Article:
Willard is released and allowed to move freely in the camp. He spends a good deal of time listening to Kurtz. Here in the latter portion of the film we see clearly the motivation for Kurtz’s actions.
Kurtz embodies military aggression without remorse. He sees the men who hacked off children’s arms as “full of love” even moral, but they have the will and the strength to carry out horrible acts in defense of their cause. “It’s judgment that defeats us.” Kurtz has handed Willard the ability to carry out his own mission.
Much is made of the production of “Apocalypse Now.” The part of Willard was recast after three weeks of filming, the principal photography went on for over a year, Marlon Brando showed up unprepared and hugely overweight, and Martin Sheen had a heart attack before the production wrapped. All of these aspects have increased the legend of “Apocalypse Now,” but in some ways the obsession with the plagues that beset production and the trivia that surrounds this film distract from the film itself.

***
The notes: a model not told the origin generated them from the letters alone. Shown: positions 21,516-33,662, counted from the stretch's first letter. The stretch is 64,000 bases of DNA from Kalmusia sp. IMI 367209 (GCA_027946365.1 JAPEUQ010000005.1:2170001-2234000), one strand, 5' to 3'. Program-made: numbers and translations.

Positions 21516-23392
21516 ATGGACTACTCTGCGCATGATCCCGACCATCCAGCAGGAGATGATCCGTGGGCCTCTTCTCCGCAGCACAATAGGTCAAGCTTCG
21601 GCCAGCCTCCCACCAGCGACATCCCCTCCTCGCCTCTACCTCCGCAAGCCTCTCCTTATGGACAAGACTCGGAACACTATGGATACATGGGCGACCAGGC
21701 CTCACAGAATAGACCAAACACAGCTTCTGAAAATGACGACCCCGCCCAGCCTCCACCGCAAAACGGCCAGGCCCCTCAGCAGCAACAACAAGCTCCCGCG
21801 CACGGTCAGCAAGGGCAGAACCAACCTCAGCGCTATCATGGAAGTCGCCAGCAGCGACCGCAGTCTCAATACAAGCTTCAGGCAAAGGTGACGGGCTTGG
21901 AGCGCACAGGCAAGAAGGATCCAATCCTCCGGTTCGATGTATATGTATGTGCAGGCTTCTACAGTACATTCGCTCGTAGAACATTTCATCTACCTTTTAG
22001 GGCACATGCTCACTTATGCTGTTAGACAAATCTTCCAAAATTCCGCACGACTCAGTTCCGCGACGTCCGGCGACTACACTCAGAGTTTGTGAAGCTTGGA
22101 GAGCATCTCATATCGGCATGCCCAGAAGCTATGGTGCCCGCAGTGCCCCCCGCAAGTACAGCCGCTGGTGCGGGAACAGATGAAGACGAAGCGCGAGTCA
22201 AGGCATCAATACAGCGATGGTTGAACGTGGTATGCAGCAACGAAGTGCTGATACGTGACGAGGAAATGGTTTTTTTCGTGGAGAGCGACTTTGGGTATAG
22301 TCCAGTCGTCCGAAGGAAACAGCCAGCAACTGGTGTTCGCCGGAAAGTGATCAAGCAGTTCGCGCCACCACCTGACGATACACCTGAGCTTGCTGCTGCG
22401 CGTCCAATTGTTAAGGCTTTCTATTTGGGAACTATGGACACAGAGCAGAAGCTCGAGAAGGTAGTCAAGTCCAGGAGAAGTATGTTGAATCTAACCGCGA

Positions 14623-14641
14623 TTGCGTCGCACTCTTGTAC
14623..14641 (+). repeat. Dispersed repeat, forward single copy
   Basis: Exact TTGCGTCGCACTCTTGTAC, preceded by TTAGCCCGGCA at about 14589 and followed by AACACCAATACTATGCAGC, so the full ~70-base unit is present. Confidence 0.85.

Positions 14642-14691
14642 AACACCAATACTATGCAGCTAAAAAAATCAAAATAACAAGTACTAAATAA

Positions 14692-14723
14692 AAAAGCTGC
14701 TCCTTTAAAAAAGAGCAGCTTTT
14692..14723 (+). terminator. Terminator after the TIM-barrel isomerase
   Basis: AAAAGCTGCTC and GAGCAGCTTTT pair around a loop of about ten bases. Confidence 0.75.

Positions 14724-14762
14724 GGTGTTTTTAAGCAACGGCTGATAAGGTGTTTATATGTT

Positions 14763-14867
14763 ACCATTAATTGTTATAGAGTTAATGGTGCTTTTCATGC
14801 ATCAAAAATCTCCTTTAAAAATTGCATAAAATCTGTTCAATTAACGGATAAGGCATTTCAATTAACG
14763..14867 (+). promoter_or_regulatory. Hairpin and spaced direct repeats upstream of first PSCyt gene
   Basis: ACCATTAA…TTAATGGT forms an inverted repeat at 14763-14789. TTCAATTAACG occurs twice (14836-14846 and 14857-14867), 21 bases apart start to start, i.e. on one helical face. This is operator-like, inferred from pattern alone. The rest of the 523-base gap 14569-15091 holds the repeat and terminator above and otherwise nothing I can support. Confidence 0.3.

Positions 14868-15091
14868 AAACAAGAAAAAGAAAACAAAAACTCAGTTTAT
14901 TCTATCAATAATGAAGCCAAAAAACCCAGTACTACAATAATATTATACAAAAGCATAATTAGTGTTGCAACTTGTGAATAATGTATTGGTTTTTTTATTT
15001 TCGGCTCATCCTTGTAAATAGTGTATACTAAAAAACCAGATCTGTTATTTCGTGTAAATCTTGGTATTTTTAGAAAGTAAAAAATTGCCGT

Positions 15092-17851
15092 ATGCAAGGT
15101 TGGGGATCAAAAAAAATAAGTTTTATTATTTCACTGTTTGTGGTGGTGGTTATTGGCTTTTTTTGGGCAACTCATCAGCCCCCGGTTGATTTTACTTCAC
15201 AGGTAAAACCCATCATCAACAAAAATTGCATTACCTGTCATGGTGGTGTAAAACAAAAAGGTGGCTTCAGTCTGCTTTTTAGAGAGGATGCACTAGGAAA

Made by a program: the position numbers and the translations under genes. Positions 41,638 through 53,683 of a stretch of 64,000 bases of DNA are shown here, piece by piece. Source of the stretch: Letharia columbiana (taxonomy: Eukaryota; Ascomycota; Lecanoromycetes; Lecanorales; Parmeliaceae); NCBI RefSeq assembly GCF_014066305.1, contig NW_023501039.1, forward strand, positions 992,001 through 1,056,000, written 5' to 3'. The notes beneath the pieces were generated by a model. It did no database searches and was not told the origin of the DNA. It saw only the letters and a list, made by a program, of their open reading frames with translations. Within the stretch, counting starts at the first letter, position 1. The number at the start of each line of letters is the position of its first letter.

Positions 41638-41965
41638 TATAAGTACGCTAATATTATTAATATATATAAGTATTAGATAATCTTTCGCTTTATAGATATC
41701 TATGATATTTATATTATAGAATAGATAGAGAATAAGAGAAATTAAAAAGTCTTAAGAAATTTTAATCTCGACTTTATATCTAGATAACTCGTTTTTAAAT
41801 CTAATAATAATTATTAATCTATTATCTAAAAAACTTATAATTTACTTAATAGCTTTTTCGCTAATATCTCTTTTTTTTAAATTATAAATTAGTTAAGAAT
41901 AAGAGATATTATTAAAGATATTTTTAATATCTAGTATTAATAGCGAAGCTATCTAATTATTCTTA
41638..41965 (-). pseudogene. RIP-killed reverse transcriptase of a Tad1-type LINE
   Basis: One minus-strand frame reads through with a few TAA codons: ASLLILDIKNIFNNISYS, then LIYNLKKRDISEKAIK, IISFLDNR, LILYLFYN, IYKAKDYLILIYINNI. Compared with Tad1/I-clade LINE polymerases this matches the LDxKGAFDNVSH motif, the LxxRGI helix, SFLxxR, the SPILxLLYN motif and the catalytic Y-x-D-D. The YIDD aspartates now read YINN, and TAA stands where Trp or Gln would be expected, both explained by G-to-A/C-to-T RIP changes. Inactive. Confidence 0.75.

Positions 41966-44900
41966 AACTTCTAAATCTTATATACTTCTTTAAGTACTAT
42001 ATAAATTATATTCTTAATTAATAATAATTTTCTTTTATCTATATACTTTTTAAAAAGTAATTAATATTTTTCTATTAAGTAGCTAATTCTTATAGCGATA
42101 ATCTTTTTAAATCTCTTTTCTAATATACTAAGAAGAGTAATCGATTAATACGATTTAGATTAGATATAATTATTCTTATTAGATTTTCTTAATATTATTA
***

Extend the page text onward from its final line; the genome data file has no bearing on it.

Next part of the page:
Though the acting is great, at the heart of this film is Coppola, a single visionary director. “Apocalypse Now” is film poetry, and I contend that it was always intended to be a modernist cinematic work of poetic visual language. Yes, Joseph Conrad’s “Heart of Darkness” inspired the film, but more importantly there are at least three distinct references to three of T.S. Eliot’s poems, “The Love Song of J. Alfred Prufrock,” “The Hollow Men,” and “The Wasteland.”
I believe that these three poems were not just passing references, but fundamental to Coppola’s vision. Coppola was trying to craft a long form epic poem, an ambition similar to that of the American modernist poets of the early 20th century. Like Ezra Pound and Eliot, Coppola was highly educated. Coppola was one of the new guard of film school filmmakers that came out of the late 1960s and early 1970s, and he wanted to create film art, not simply a mass-produced and mass-consumed medium.